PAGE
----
Breastfeeding Positions for Success

Welcome back mama! If you’re here, then you’re wondering just how do I get a comfortable breastfeeding position? You’ve probably tried each and every position you’ve found on google by this point. But, don’t worry, I’m here to help you learn how to feed with less pain and more comfort! Which I’m sure all of us mama’s want!

So, in breastfeeding we throw the word latch around like the kardashians throw dinner parties. If you don’t have a fabulous latch – you’re overanalyzing everything that could be wrong. So, let’s talk about how mamas get a good latch easily and what the best feeding position is to practice first. Finally, no more nipple pain!

News flash – latching is not rocket science but it does take patience and practice because getting through the first 10 days of trials is soooo worth it.

Let’s look at the 6 most important tips for an easy latch.

 

  1. Line up the baby’s nose to nipple so that when latching, the baby’s head will be tipped back. You know, like when you order that giant cheeseburger and take a very unladylike bite. 
  2. Wait for a wide mouth.
  3. After he is latched make sure there are fish lips – no tucking the lips under.
  4. After he is latched look for an asymmetrical latch – the more colored part of the areola by the nose is showing.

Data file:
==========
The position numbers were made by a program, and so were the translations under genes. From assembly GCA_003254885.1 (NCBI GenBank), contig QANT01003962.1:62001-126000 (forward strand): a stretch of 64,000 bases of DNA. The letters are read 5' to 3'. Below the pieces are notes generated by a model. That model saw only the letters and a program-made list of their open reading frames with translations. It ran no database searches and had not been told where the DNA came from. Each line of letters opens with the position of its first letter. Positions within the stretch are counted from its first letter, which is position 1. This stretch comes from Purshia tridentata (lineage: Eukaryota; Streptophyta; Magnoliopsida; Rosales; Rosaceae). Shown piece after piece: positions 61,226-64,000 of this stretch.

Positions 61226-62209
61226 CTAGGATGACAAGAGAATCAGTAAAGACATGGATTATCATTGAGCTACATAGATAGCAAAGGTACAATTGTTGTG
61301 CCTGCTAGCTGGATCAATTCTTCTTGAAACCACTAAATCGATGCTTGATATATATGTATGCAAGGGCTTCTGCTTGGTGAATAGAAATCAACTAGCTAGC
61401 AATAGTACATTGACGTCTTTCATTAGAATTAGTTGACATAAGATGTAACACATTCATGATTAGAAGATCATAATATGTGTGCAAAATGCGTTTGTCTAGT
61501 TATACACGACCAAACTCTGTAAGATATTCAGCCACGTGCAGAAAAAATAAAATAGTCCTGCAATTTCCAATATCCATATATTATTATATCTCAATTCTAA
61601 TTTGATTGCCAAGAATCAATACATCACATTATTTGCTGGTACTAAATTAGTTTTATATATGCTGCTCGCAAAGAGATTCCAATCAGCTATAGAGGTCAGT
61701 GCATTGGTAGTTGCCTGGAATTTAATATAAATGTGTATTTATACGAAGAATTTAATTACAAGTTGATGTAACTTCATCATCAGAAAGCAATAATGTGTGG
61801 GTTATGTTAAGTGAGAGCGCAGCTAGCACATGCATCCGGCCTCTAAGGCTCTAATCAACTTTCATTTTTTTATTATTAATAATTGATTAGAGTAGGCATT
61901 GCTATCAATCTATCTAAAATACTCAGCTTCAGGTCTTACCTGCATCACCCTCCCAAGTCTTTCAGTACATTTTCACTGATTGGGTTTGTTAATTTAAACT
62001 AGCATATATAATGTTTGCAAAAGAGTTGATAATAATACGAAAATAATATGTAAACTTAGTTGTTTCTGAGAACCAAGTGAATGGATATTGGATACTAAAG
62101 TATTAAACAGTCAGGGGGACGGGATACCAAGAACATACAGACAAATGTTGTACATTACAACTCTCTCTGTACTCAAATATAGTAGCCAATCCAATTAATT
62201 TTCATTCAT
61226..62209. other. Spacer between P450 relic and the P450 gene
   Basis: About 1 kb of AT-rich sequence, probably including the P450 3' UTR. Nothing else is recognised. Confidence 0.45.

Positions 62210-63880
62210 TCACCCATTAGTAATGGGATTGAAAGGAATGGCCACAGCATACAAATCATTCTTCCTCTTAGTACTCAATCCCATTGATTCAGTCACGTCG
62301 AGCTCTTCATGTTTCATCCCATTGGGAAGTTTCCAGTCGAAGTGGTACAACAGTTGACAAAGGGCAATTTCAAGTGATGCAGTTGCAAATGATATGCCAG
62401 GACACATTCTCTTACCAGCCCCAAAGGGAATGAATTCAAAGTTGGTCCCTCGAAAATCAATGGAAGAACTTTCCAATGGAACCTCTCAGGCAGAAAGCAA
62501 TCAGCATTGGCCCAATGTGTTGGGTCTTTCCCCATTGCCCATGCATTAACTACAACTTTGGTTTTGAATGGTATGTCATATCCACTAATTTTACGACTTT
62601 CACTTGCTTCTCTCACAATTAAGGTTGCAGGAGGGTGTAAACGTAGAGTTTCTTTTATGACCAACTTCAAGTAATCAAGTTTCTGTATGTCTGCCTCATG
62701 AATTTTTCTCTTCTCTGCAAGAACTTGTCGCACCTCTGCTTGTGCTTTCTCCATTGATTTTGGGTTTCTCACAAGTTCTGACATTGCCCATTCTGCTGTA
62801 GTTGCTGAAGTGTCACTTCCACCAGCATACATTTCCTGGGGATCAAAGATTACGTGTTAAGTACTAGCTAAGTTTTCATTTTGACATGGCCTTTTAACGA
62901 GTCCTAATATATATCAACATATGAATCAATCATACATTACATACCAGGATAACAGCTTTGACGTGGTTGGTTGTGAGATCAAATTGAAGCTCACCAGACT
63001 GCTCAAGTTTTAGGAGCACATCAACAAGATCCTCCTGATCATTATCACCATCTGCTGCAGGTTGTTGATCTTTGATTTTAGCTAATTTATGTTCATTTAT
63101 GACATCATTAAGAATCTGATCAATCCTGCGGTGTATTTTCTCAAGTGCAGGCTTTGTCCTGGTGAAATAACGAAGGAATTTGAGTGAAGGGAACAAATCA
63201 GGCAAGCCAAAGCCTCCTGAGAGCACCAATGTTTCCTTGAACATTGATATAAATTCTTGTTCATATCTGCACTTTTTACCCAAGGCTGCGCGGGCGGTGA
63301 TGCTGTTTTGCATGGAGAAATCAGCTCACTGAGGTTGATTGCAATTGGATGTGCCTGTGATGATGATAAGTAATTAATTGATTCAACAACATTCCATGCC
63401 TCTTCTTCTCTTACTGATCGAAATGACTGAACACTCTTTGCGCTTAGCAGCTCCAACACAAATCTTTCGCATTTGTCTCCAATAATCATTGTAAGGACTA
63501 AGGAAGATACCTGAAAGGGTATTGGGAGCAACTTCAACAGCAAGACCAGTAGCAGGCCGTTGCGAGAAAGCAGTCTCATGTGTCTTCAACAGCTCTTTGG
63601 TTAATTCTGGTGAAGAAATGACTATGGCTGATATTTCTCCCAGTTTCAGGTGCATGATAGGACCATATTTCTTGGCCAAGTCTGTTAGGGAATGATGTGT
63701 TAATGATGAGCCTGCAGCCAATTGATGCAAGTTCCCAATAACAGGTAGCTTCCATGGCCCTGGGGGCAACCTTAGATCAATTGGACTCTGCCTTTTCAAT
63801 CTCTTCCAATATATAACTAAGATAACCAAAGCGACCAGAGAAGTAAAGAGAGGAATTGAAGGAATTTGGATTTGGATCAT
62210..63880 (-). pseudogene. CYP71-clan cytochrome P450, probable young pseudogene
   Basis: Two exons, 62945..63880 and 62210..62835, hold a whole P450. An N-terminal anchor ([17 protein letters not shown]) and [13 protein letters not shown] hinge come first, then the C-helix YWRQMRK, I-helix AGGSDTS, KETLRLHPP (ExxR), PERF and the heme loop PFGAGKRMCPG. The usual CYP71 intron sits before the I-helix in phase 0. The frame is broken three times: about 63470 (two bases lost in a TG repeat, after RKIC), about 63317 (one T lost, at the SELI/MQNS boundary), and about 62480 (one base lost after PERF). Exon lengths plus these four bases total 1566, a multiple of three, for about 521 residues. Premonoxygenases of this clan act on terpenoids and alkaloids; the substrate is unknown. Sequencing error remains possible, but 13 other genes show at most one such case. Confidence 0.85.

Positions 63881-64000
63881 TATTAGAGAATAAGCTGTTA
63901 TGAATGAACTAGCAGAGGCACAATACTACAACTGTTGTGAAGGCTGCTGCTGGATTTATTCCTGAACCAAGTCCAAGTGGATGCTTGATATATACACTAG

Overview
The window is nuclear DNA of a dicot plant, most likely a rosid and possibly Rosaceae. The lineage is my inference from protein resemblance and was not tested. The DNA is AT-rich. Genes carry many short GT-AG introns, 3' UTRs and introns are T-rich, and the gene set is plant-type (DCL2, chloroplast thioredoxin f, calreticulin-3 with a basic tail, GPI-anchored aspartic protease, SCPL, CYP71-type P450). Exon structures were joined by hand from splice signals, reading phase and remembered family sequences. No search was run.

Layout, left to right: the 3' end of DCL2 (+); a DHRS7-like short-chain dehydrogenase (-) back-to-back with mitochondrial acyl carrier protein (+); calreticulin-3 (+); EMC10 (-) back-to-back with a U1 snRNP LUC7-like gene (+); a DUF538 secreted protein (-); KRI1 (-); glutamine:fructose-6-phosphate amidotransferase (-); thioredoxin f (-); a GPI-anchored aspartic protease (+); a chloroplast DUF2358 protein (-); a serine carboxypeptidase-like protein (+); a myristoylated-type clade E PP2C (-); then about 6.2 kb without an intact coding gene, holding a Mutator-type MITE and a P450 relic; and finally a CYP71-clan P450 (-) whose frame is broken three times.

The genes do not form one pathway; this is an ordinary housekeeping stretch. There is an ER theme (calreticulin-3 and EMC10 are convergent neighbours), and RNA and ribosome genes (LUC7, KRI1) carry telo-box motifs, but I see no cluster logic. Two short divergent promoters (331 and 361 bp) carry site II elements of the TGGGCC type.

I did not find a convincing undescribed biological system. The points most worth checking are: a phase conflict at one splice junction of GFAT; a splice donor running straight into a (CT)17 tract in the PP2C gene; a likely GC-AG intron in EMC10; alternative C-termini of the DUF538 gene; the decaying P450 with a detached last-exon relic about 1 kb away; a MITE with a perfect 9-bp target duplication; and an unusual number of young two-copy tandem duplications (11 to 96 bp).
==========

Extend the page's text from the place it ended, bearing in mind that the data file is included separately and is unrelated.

5. Chin is close to breast, not nose.
  6. Avoid holding the baby by the back of the head. 
  7. Latch does not feel good after 10 seconds – try again until it does!

 

There is NO right breastfeeding position to get a good latch. It is whatever feels right to you and the baby, where you fit together like 2 puzzle pieces. Trial and error is the key!

BUT, what is the best breastfeeding position to try from the start? 

This is the Laid Back breastfeeding (also known as the australian hold because mom is down under).

Why is laid back one of the best positions for easy breastfeeding?

  1. Gravity helps with deep latch and helps the baby swallow better. 
  2. You are more comfortable because it avoids our tendency to bring boob to baby instead of baby to boob. 
  3. Mammals (that’s us) are born to feed on their bellies where the connection of their tummy, hips, legs, and feet with your warm body trigger baby confidence.
  4. You can be comfortable in this position for long periods of time -feeding in the early days can take a large part of your day and this is normal!  

 

Lastly here, let’s talk about nipple pain. I’m sure everyone’s favorite topic! 

Well, some tenderness is normal. But nipple pain should not last the whole feed – if pain lasts longer than 10 seconds, ask for help from a lactation specialist. 

For minor pain that can happen in the early days, try these 6 things to help the girls feel better: 

  1. Get a good latch every time.
  2. Expose nipples to air (yes, hunny, lets those nips fly free). 
  3. Use breast creams like Lanolin and other natural nipple creams after each feeding. 
  4. Simply apply some expressed breastmilk on them (remember the immune properties in breastmilk). 
  5. Avoid using harsh soaps. 
  6. And please please make sure you change your breast pads frequently.

Thank you for taking the time out of your busy mama day! For more helpful tips on breastfeeding, follow nurturetalk on pinterest for how to’s and more information on early breastfeeding tips for long term success. 

And of course, for tailored breastfeeding help from me – just for you – text your best-feeding friend through the one and only nurturetalk subscription.